Climate change may have added nearly three degrees to British heatwave, say scientists

Sarah Knapton
Scientist say man-made climate change made the recent mini-heatwave twice as likely and hotter - AFP
Scientist say man-made climate change made the recent mini-heatwave twice as likely and hotter - AFP

Climate change may have added nearly three degrees to the British heatwave, scientists have calculated as July looks set to be declared the hottest ever month worldwide since records began.

The World Weather Attribution Group (WWA) said that the mini-heatwave in Britain which saw temperatures reach 101F (38.7F) for the first time last week was made twice as likely by man-made global warming.

Researchers used long term temperature observations and climate models to look at how the weather would have unfolded with or without the human influence on the climate.

The researchers say the intensity of the heatwave was increased by between 1.5 and 3C across Europe and between 1.5 and 2.5C in Britain.

“Every European heatwave we and others have analysed was found to be made much more likely and more intense due to human-induced climate change, so it was not surprising that climate change played a role,” said Dr Friederike Otto, acting director of the Environmental Change Institute at the University of Oxford and member of WWA.

“But how much more likely the heatwave is depends very strongly on the event definition: location, season, intensity and duration. 

“This July 2019 heatwave was so extreme over continental Western Europe that the observed magnitudes would have been extremely unlikely without climate change.”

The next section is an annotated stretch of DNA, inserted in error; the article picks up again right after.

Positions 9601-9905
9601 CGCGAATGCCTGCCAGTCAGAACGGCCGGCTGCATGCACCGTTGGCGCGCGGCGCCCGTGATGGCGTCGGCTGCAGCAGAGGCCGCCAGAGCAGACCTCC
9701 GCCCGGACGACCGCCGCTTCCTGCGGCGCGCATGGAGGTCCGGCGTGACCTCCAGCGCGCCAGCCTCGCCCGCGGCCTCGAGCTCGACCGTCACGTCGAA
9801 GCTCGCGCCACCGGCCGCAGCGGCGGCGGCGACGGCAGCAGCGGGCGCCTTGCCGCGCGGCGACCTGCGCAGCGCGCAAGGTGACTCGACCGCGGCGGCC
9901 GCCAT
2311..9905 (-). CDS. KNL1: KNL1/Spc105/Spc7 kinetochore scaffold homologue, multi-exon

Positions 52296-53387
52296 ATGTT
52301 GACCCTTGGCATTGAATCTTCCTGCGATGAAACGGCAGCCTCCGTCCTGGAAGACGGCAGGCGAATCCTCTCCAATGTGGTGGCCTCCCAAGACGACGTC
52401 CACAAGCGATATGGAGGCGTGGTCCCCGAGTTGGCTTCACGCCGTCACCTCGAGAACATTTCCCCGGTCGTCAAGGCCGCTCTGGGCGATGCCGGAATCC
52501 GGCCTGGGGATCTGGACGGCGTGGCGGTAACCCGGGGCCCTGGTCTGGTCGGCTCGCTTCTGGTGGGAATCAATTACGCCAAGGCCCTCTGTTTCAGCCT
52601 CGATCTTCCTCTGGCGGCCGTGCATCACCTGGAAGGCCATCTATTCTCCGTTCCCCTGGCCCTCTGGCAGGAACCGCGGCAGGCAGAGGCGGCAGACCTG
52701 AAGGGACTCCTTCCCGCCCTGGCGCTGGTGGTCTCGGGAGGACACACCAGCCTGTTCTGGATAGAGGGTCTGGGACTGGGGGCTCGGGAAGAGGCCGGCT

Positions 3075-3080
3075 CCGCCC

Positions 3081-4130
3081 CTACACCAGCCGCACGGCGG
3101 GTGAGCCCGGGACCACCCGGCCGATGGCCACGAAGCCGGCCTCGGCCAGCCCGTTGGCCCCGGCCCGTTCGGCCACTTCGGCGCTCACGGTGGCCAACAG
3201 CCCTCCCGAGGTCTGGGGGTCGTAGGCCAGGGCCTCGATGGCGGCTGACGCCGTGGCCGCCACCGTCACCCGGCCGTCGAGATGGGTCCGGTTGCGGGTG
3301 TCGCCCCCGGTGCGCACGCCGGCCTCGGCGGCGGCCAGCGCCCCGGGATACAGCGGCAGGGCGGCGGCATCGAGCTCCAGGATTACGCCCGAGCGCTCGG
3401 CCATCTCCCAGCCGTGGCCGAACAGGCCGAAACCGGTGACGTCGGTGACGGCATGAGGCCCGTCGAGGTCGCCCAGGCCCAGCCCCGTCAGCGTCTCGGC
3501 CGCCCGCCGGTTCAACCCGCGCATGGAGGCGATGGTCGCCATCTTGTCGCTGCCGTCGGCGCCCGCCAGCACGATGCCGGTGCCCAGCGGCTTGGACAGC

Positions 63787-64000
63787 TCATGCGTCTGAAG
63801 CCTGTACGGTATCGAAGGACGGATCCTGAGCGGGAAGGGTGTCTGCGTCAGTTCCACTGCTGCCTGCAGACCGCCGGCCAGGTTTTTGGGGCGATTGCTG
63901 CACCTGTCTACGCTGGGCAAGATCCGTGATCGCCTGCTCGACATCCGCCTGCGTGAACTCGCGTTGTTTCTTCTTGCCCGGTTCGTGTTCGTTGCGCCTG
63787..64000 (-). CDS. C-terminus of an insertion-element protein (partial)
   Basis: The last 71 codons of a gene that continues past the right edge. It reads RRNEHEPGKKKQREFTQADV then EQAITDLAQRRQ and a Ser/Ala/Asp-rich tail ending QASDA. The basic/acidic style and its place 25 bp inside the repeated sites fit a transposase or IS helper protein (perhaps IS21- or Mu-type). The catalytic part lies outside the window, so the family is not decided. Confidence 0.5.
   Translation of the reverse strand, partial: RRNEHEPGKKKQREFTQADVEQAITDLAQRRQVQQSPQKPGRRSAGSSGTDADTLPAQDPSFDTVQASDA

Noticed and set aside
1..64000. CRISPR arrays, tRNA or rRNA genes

The researchers say such extreme heat, such as was seen in Cambridge is currently a once in 30 year event 

“A return period of 30 years like in Cambridge, means that every year in the current climate you have about three per cent  chance of having a heatwave like that,” Dr Geert Jan van Oldenborgh, a researcher from the Netherlands who is part of the WWA.

A provisional assessment from the European Union's Copernicus Climate Change Service (C3S) and the European Centre for Medium-Range Weather Forecasts suggests that July could be the hottest ever seen.

The assessment shows that July 2019 will have been around 2.16F 1.2C above pre-industrial levels, compared with a 1.57F (less the 1C)  increase in July 2016, the previous hottest month. 

Final, confirmed data for the month will be published on Monday.

Earlier this week The Met Office confirmed that 10 of the hottest years on record have occurred since 2002.

Prof Richard Allan, Professor of climate science at the University of Reading, said: “Months which break the global temperature record, such as July 2016 and June and July 2019, are now the expectation rather than a surprise since this is entirely consistent with the increases in atmospheric carbon dioxide caused by human activities.

“Just as one swallow does not make a summer, one record month does not tell us much on its own since the fickle nature of weather systems and the slow sloshing about of the ocean can sometimes temporarily warm or cool the planet.

“However, the clustering of recent record hot years and months, the longer-term warming trend and our understanding of the physics of the atmosphere and oceans confirms that our climate is heating up, it's our fault and the way to stop this is to reduce and begin removing emissions of greenhouse gases.”

Prof Dann Mitchell, associate professor of atmosphere science at the University of Bristol, said the current global data showed July was ‘probably the warmest on record’.

“The warming trend is clear and the scientific evidence robustly points to this being caused by human induced climate change,” said Prof Mitchell.